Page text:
Both countries faced the same inflationary shocks, such as the Arab oil embargo in 1973, the Iranian Revolution in 1979, and the de-linking of their currencies (the dollar broke with gold in 1971, and sterling broke with the dollar in 1972). So why was inflation significantly worse in the UK? In each country the first inflationary seeds were sown by an overestimation of the output gap. In the US, the estimate of NAIRU -- the non-accelerating rate of inflation for unemployment -- was significantly lower than later estimates. That meant the Fed thought it had much more room to ease than it really had, even while the government was rapidly expanding its spending in the run-up to the 1972 election. In the UK there was a bigger overestimation. That facilitated the “Barber Boom” in 1971-74, named after then UK Chancellor Anthony Barber, of large tax cuts into a growing economy with inflation already running over 5%, as well as a major liberalization of the credit system that massively expanded bank lending and government borrowing. The UK’s inflationary problems were compounded by rapidly rising wages causing a significant fall in the trade balance, which drained reserves and ultimately led to the sterling crisis of 1976 and an IMF bailout.

But wages and output gaps are not sufficient to explain the UK’s dismal experience in the 70s. The key factor was the much lower degree of central-bank autonomy. The Bank of England in the 1970s had little political or operational independence. Its room for maneuver was constrained by the short maturity profile of government debt. That gave the BOE limited scope to raise rates; when it did, it led to an automatic fiscal easing as the government’s debt-servicing costs rose. In any event, the Chancellor had the ultimate authority to set interest rates in the UK, while in the US the Governor of the Fed had that responsibility (even though they could be leaned on). The Barber Boom of a simultaneous fiscal and credit easing supported by low interest rates could not have happened so easily in the US. In the UK, on the other hand, it essentially required the say-so of only two men: the Chancellor, and the Prime Minister. This was not only a UK and US phenomenon. The Kennedy School at Harvard in a paper from 2018 found that from the 1970s to the 1990s there was a notable relationship between central-bank independence and the level of inflation, with less independent central banks associated with higher inflation, and vice versa.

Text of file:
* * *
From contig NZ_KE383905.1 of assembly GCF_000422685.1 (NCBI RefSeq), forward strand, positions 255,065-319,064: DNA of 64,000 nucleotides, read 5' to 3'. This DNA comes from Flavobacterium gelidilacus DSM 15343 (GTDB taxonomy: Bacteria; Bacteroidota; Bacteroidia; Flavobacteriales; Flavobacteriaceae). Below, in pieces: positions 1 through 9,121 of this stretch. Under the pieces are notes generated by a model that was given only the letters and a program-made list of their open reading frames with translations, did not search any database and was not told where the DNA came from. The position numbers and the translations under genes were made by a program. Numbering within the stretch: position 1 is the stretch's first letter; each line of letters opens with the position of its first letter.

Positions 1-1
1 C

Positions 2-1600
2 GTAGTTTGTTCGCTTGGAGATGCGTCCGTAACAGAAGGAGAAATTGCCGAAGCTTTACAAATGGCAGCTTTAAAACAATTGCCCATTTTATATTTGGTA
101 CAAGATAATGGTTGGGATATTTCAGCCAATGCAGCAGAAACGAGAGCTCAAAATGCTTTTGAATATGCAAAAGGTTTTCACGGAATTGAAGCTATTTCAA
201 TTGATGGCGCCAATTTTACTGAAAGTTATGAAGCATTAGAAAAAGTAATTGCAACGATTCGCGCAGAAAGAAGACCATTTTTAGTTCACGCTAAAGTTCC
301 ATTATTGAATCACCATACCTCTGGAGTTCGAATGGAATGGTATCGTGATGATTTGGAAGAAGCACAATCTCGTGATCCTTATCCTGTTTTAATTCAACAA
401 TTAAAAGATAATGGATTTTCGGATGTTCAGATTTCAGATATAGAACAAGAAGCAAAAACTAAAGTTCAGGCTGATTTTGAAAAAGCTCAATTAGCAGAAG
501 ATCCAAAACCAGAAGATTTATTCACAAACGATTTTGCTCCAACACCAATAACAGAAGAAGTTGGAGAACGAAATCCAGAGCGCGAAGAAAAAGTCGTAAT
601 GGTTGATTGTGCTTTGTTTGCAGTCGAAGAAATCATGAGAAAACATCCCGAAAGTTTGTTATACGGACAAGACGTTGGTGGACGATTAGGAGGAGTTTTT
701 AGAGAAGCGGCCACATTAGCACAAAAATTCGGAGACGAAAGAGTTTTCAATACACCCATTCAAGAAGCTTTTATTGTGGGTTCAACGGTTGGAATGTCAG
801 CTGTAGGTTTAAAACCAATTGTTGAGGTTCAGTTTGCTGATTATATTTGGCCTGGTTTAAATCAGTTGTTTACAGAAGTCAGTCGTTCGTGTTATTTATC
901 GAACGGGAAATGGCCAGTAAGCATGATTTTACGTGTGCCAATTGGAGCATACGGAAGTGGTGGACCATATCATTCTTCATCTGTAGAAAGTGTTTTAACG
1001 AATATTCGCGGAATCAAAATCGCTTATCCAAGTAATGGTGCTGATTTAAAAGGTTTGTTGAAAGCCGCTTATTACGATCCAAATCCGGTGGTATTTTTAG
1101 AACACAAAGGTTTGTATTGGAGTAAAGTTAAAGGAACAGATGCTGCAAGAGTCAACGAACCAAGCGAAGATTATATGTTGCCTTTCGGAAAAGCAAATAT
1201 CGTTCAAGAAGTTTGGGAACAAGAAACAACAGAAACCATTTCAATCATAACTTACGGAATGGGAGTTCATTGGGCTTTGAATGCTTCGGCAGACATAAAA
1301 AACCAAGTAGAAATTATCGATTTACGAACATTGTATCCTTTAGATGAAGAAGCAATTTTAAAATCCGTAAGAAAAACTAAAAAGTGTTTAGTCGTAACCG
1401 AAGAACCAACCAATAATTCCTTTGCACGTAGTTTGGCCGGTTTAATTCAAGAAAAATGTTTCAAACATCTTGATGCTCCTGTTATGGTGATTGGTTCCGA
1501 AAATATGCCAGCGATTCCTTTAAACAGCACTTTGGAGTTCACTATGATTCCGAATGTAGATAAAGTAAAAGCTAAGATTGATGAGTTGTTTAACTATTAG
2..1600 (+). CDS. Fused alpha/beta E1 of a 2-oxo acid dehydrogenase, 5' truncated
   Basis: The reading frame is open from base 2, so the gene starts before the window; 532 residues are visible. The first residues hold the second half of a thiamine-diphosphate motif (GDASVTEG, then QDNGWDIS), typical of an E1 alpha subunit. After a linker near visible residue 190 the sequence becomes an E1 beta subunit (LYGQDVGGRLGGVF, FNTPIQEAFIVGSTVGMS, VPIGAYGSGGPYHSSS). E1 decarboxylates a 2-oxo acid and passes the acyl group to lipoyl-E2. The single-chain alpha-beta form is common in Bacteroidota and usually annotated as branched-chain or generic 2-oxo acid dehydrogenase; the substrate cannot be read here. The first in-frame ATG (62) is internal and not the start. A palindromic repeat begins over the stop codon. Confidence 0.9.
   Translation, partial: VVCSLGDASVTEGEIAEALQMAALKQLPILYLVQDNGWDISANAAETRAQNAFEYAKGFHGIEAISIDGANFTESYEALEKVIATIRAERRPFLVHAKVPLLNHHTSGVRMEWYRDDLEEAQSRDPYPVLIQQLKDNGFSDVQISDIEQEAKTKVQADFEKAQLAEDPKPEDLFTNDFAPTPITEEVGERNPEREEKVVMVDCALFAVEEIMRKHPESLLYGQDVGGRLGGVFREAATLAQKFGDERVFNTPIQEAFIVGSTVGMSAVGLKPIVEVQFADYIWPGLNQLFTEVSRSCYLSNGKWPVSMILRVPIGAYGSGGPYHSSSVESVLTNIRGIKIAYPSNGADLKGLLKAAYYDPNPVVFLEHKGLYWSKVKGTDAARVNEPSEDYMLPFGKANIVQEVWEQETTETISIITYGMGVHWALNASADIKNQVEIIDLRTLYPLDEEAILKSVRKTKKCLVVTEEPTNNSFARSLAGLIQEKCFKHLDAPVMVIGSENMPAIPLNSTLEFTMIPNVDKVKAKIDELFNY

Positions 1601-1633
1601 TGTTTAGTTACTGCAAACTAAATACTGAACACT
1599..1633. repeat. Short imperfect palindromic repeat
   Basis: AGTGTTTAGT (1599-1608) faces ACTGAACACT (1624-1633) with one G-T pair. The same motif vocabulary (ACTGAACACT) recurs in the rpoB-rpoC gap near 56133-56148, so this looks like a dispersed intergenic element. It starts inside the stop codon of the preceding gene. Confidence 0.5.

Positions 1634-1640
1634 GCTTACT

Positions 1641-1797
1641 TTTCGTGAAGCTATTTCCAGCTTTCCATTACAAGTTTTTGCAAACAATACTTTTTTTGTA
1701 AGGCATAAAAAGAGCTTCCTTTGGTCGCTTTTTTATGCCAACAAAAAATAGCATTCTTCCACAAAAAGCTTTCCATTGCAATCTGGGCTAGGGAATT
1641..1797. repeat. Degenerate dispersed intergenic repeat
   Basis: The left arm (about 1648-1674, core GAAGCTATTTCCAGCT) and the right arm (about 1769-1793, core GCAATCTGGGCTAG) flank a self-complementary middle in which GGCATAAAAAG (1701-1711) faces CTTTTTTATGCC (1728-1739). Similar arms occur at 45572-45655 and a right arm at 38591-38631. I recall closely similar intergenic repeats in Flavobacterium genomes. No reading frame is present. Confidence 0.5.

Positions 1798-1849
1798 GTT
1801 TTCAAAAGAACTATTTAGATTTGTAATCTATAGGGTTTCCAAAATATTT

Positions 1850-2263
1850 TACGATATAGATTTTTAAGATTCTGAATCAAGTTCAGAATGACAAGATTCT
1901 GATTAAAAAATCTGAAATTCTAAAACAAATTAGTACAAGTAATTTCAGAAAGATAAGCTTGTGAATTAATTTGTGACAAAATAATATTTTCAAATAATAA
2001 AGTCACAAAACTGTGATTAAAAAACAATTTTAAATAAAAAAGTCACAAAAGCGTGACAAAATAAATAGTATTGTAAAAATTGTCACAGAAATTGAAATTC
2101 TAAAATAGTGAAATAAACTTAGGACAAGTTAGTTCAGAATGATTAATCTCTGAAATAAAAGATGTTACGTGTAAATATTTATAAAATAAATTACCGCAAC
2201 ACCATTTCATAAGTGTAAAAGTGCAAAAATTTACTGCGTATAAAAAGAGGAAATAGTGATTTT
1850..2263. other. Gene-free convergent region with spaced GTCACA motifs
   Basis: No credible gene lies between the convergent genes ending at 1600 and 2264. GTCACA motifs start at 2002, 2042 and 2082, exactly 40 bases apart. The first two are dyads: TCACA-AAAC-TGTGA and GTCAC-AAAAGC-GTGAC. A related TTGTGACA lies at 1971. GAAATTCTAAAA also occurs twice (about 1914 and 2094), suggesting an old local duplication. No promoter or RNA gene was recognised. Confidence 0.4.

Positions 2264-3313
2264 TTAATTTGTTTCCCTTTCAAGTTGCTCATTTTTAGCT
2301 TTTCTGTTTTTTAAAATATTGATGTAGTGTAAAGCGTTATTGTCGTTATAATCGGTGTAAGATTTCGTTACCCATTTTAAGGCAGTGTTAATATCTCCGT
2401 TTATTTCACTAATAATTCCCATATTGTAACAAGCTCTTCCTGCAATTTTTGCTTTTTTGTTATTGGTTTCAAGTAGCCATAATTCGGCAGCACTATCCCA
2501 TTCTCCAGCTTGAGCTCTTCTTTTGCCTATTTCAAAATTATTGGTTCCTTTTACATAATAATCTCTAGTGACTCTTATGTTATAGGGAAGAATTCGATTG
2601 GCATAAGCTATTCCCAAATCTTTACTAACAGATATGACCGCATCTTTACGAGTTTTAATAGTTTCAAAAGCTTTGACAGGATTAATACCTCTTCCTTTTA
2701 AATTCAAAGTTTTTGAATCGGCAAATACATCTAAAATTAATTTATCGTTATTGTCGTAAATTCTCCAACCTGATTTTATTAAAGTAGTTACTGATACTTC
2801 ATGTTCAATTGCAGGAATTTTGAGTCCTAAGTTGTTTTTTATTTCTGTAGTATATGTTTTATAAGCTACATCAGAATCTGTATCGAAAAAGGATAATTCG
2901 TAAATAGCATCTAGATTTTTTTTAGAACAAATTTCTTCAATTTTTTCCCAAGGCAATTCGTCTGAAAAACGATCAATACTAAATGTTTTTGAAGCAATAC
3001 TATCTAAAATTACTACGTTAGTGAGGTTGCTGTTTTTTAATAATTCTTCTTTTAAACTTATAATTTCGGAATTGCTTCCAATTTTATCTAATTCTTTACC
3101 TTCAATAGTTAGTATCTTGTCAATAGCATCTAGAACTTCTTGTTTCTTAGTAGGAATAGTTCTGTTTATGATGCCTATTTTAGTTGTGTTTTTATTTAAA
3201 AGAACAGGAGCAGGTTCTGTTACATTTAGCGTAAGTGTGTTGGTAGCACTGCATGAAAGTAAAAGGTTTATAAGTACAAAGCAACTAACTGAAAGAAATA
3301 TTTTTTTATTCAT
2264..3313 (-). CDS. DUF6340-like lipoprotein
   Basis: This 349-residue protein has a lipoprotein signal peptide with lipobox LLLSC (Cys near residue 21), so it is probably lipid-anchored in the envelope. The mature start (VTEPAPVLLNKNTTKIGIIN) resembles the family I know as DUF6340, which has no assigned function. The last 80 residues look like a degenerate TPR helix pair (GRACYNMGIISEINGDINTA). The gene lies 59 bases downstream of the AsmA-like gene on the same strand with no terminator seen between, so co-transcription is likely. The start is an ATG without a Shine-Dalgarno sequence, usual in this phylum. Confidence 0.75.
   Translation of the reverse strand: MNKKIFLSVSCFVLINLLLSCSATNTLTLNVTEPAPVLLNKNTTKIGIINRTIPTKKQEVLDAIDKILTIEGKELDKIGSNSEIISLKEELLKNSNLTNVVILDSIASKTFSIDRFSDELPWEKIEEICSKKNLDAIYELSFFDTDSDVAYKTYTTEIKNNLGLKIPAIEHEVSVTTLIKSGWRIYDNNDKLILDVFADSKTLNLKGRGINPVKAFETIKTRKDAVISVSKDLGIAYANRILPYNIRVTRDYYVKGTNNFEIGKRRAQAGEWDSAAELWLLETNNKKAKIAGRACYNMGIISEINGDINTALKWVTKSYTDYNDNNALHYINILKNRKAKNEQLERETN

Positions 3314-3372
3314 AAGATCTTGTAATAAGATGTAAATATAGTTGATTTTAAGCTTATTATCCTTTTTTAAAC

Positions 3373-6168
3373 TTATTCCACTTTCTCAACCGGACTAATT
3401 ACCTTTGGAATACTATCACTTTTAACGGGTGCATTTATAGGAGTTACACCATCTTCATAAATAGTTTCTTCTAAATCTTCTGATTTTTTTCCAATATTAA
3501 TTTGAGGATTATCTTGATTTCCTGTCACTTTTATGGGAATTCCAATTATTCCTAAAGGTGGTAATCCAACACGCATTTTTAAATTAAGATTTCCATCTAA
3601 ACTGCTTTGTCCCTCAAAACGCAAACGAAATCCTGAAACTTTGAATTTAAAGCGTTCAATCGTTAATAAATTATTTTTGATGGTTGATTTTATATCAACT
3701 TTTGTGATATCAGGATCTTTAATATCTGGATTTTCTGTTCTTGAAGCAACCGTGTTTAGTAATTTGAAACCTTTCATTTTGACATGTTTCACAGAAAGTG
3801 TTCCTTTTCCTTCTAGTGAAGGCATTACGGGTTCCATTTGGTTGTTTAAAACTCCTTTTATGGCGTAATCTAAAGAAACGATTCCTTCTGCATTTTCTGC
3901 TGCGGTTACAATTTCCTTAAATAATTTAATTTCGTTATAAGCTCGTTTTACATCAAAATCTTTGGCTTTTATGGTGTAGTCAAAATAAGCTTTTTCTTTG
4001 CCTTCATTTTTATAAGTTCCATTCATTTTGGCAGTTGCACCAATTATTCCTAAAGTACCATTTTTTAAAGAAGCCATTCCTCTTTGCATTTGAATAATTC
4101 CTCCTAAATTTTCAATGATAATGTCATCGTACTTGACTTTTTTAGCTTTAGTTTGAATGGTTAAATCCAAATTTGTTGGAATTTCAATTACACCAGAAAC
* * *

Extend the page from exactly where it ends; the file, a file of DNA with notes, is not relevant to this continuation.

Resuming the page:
Kennedy School, Harvard University; Bloomberg We don’t know whether it was structurally low inflation - driven by demographics and technology - that allowed governments to grant central banks more independence, or whether it was central banks that led to low inflation. Either way, history shows that rising government influence over monetary policy has tremendous inflationary potential. The last hundred years are littered with examples - from Weimar in the 1920s to Hungary in the 1940s, to the “Stop-Go” monetary policy of the US in the 1970s - of central-bank-funded government largess leading to runaway inflation. Decades of relative market tranquility thus threatens to be upended as the erstwhile stewards of financial stability -- central banks -- are elbowed aside in favor of the capriciousness of vote-hungry, inflationary-biased governments. That they did not make it on to the list of greatest-ever inventions is of little surprise." So basically in these turbulent times, we continue to see our offering as the store of value to combat it: FIX00 is digitalising real-world rubies, proven stores of value for centuries, and offering them to the public via our utility token and importantly our forthcoming F-NFT platform which allows for the ownership and transfer of their value. These unique assets should be an important part of your defensive armour as volatility and downside risks increase. All aboard the Digital Ruby train ...... Whoo, Whoo ....... All aboard!